Most university scholars resist using social media to spread scientific findings as well as engage their students, said a Michigan State University researcher in a new paper.
Despite its prevalent use in fields such as business and journalism, not only to market a product but also to engage readers and clients in open dialogue, social media has failed to penetrate academia’s so-called ivory tower.
Christine Greenhow, assistant professor in MSU’s College of Education, said this is troubling considering that universities in Europe and the United States are looking to increase access to publically funded research.
Greenhow noted that only a handful of university researchers use social media to make their results and published insights available to the public, even as public universities aim “to create knowledge that makes a difference in people’s lives.”
Although there is evidence that some faculty members are publishing their work via social media, Greenhow believes that this is not likely to become widespread unless certain policies for promotion and tenure are provided by universities to reward these practices.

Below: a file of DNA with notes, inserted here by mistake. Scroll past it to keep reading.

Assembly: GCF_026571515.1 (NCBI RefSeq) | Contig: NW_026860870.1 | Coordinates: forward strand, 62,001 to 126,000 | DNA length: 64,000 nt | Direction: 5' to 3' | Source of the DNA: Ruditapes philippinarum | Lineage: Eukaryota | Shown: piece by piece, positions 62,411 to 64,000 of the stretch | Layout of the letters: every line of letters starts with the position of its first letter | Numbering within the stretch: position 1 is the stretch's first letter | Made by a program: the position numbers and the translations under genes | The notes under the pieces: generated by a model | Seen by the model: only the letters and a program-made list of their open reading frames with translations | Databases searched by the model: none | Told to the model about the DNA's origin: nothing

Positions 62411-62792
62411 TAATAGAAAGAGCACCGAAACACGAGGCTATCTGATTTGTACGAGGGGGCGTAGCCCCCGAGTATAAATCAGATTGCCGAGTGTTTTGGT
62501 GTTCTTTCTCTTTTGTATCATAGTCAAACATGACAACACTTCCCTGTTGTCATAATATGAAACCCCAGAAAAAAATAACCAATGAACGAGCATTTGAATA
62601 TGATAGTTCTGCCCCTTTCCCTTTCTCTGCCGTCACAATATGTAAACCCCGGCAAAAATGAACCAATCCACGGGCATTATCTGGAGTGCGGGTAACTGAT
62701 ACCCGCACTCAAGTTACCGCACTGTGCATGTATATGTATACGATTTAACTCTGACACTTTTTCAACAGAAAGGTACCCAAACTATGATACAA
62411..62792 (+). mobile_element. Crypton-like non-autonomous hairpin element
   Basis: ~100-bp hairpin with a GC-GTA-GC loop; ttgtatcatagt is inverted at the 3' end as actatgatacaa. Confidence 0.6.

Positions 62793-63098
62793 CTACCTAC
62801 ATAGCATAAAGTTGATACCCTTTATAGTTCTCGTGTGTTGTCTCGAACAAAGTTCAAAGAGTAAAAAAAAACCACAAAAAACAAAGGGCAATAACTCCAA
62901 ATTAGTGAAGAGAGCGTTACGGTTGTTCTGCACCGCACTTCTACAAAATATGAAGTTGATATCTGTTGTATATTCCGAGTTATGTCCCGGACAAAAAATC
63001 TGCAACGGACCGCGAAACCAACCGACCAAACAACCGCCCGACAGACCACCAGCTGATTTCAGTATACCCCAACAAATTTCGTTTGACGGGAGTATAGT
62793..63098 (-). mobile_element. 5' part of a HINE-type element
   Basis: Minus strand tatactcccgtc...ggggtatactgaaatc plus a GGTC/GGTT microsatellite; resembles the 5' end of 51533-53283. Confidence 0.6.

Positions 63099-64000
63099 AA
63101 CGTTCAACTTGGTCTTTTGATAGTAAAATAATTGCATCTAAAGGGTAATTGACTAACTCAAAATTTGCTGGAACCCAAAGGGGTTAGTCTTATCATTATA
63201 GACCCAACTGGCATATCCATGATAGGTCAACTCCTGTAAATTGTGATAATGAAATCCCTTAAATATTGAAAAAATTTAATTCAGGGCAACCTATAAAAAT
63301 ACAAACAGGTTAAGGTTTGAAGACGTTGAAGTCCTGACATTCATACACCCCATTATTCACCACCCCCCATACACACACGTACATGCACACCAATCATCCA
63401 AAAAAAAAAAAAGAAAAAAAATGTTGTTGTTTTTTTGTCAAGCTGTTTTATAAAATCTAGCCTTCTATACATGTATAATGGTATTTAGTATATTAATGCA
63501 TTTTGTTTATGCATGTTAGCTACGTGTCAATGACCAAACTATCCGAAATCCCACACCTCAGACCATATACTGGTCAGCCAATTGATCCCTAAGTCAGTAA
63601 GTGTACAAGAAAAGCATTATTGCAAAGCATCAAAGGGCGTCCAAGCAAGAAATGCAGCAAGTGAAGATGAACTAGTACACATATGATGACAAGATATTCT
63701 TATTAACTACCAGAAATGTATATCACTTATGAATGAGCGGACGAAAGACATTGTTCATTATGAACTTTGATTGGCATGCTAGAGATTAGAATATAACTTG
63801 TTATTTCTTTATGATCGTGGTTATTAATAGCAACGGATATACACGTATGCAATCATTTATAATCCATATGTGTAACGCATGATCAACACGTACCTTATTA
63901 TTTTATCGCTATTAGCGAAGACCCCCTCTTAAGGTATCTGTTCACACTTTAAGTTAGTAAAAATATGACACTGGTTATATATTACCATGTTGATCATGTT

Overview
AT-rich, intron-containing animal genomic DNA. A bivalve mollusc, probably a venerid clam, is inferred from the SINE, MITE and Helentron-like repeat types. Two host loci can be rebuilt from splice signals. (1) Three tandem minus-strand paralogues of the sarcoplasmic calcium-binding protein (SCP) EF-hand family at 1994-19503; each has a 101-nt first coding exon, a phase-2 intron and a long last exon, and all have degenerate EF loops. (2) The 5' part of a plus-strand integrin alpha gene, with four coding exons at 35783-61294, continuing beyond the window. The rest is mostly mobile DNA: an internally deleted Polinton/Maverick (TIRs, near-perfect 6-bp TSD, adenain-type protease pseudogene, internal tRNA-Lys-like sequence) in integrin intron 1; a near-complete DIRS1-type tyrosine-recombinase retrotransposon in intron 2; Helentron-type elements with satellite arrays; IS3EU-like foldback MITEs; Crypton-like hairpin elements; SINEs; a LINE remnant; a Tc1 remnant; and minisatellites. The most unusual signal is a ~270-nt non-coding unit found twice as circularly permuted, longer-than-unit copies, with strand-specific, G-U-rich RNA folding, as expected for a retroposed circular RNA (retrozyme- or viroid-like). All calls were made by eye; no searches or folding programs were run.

Out of the 1,600 researchers polled, only 39 per cent use Facebook, 28 per cent use YouTube and 15 per cent use Twitter for professional purposes.
Most of those who use social media do so primarily to find collaborators and spread their work and that of others rather than to teach their students.
“Academia is not serving as a model of social media use or preparing future faculty to do this,” said Greenhow.
Entitled “Social scholarship: Reconsidering scholarly practices in the age of social media”, the paper is co-authored by MSU doctoral student of education Benjamin Gleason. It appears online in the British Journal of Educational Technology.
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